More than 1,000 activists paraded through Hong Kong's streets on Sunday carrying huge lengths of black cloth, in a sombre protest against a recent decision by Beijing that crushed the city's hopes for full democracy.
Democracy activists in the former British colony had expectations Hong Kongers would be able to vote for their leader cut short in August when China announced plans for a highly restricted form of universal suffrage.
Under the proposal, candidates for the 2017 polls will be vetted by a pro-Beijing committee -- and just two or three approved nominees will be allowed to stand.
Occupy Central, the movement behind Sunday's march, said 4,000 participated in the rally, while police put the turnout at a more conservative figure, saying that 1,860 people took to the streets.
Protesters in dark clothing held wide strips of material half a kilometre (530 yards) long displaying Chinese characters painted in white that read "civil disobedience" and "boycott classes".
A coalition of pro-democracy groups, led by Occupy, have labelled Beijing's restrictions a "fake democracy" and have vowed to usher in a new "era of civil disobedience" against the decision.
Multiple student groups have also vowed to boycott classes later this month while Occupy has threatened to take over the streets of the city's vital financial district.
Protesters on Sunday shouted "Fight for democracy!" and "We won't give up!" at the beginning of the rally, as the late summer sun beat down.
"We hope that today's rally can use black cloth to express our anger and distrust at the government," pro-democracy lawmaker Lee Cheuk-yan told TVB news.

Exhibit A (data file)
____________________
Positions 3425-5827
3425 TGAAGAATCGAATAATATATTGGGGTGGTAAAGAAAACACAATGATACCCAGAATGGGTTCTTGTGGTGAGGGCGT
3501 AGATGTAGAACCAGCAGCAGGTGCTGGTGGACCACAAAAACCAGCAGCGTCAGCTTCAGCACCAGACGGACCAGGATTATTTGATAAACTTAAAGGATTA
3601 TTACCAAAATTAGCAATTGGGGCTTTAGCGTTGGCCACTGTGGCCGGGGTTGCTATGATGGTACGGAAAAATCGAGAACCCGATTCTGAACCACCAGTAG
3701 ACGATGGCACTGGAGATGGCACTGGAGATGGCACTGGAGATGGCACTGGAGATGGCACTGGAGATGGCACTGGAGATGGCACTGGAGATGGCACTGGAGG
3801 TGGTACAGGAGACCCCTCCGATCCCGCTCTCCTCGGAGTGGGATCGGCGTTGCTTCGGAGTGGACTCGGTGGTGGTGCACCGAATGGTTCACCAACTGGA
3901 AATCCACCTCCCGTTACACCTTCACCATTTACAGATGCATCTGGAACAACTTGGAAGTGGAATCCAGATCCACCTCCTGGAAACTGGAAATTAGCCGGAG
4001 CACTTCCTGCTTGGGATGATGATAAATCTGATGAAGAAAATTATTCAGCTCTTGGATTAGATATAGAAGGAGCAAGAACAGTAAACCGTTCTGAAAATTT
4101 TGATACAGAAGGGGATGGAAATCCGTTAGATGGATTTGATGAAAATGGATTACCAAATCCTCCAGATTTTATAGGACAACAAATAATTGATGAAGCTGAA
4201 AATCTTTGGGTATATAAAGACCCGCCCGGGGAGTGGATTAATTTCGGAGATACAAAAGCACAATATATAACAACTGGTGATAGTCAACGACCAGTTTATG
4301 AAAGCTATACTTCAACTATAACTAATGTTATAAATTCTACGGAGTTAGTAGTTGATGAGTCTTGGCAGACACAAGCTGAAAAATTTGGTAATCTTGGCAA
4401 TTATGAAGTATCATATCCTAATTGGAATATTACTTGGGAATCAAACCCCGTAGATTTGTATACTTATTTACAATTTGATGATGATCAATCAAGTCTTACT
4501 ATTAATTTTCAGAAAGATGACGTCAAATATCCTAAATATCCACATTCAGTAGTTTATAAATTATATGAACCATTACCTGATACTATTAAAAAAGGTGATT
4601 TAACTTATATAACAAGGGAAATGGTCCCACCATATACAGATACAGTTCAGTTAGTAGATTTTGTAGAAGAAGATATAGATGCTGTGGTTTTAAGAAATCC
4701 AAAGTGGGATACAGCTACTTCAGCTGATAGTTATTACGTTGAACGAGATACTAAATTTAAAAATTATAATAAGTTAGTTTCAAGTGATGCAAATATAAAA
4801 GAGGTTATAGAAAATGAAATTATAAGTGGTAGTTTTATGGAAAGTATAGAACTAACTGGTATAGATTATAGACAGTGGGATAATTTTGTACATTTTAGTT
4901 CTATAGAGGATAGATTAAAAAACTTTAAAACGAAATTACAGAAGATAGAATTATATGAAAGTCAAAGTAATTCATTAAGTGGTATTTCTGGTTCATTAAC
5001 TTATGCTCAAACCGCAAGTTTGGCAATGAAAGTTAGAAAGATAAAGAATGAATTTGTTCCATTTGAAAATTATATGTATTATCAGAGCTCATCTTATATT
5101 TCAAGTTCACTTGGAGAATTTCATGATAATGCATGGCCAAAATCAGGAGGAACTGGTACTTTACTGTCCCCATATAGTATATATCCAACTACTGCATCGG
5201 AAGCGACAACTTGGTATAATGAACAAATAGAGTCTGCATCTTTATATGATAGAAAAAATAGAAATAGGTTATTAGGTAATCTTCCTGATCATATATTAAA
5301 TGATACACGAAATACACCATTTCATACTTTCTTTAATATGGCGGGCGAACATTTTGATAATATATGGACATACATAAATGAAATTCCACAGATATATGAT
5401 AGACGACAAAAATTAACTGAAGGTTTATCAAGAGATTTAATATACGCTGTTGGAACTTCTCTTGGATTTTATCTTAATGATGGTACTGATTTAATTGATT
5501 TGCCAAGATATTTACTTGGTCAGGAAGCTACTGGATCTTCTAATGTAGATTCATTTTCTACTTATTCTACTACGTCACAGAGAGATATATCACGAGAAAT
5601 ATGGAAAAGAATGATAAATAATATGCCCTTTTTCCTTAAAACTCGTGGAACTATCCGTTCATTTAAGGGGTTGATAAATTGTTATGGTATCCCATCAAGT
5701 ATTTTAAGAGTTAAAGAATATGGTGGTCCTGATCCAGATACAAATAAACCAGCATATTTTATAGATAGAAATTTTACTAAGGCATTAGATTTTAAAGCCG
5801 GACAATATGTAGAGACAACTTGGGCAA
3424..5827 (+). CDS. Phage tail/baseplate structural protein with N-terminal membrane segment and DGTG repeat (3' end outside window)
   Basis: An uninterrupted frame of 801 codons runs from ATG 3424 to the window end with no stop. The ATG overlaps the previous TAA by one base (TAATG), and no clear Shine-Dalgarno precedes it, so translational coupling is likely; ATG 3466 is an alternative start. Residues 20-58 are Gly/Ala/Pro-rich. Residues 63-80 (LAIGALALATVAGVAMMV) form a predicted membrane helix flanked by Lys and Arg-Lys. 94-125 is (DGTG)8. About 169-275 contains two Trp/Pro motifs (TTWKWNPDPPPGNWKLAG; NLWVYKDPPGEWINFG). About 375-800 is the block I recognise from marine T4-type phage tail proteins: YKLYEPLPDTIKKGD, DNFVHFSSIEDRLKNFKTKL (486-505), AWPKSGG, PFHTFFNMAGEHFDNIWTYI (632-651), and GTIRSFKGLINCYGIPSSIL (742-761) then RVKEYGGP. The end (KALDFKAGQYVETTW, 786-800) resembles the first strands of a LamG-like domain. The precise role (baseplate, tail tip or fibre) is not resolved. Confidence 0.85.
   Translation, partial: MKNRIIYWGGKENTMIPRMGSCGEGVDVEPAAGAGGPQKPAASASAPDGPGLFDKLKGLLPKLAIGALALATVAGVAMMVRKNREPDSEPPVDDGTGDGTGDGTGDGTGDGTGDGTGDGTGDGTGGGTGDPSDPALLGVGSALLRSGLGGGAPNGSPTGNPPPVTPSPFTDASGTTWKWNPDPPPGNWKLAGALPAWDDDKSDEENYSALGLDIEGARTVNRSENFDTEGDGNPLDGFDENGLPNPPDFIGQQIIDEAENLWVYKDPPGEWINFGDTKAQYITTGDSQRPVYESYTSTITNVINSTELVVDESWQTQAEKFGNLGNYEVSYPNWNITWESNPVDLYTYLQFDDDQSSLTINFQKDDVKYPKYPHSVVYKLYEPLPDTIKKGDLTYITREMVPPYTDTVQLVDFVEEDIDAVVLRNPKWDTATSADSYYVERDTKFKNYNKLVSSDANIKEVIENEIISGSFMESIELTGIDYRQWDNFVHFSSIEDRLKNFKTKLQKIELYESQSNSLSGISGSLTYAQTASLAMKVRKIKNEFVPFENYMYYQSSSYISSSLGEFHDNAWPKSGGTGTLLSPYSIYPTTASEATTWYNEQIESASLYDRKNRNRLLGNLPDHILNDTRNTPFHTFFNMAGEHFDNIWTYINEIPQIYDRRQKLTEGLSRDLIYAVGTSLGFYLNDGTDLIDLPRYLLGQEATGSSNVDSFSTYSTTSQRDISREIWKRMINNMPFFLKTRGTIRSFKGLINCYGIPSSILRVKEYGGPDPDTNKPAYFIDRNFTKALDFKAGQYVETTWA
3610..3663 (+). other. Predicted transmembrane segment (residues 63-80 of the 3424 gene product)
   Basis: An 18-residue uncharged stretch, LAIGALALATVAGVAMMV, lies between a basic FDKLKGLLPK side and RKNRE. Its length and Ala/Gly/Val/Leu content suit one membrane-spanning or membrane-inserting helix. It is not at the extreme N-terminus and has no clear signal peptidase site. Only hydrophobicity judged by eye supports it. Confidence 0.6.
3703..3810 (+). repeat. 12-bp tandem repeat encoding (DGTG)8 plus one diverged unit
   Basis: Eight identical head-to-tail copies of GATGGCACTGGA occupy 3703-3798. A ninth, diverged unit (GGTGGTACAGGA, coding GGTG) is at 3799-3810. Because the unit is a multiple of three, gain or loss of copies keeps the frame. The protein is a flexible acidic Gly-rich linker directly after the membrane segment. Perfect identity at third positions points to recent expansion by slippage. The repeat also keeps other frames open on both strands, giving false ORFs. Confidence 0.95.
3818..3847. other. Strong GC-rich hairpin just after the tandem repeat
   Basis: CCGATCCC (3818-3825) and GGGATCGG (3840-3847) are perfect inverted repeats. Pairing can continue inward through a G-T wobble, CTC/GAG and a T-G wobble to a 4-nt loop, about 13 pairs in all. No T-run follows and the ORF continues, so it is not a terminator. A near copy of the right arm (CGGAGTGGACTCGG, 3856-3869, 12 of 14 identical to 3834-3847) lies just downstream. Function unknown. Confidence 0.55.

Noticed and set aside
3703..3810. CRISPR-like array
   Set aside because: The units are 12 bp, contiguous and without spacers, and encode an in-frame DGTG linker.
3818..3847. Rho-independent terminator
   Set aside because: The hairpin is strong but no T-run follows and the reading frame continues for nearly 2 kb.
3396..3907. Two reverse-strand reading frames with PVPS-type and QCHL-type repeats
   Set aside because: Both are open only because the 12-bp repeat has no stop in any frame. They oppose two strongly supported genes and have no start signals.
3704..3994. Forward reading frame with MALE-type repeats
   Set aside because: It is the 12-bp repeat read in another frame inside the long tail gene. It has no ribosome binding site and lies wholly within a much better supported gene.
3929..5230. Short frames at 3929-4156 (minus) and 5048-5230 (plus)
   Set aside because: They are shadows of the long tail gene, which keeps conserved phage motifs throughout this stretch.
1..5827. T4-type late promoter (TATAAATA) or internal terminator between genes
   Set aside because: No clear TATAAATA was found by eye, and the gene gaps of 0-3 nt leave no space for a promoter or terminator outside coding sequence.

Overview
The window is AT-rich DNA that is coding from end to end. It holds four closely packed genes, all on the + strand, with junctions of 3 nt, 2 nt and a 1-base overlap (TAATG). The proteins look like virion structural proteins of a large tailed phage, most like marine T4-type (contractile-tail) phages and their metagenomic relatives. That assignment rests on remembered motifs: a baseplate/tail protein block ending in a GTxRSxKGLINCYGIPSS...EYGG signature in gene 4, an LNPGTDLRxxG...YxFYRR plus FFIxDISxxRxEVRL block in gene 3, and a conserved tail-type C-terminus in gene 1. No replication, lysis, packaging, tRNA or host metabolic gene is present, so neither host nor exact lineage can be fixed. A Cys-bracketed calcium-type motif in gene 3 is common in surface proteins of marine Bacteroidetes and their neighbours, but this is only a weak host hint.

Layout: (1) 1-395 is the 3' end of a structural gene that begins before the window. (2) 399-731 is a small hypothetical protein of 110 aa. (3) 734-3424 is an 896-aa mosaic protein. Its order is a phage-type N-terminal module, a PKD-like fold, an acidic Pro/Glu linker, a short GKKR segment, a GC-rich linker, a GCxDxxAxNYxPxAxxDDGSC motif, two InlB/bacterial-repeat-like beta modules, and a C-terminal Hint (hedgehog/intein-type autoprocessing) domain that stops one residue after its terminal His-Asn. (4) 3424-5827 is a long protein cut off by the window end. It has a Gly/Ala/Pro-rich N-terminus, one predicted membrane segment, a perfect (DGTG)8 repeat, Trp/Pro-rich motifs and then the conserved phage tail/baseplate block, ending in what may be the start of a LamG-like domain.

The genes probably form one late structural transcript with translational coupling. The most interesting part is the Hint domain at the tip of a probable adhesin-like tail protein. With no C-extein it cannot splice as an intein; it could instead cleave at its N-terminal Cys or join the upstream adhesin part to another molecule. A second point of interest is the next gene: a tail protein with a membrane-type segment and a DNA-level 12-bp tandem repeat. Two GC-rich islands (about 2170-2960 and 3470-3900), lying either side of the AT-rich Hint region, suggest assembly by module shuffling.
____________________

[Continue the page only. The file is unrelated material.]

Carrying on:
The city's current chief executive, who was himself nominated by a pro-Beijing committee, said detractors of the proposal -- which was made by the top committee of China's rubber stamp parliament -- were "cynics".
"For universal suffrage in 2017, the National People's Congress Standing Committee is ready; the Government and I are ready; Hong Kong people are ready," Leung Chun-ying said in a radio broadcast Sunday.
Pro-democracy lawmakers have vowed to veto the proposals when it comes before the city's legislature, known locally as "LegCo".
"If the universal suffrage package is voted down by LegCo members who control just over one-third of votes, they will have a case to answer," Leung said.
Beijing's proposal must win two-thirds support in Hong Kong's 70-seat legislature where pro-democracy lawmakers control slightly over a third of seats.
Britain handed Hong Kong back to China on July 1, 1997 under a "one country, two systems" agreement which allows civil liberties not seen on the mainland, including free speech and the right to protest.
But public discontent has been growing over rising inequality, increased political interference and the perceived cosy relationship between the city's powerful business elite and Beijing.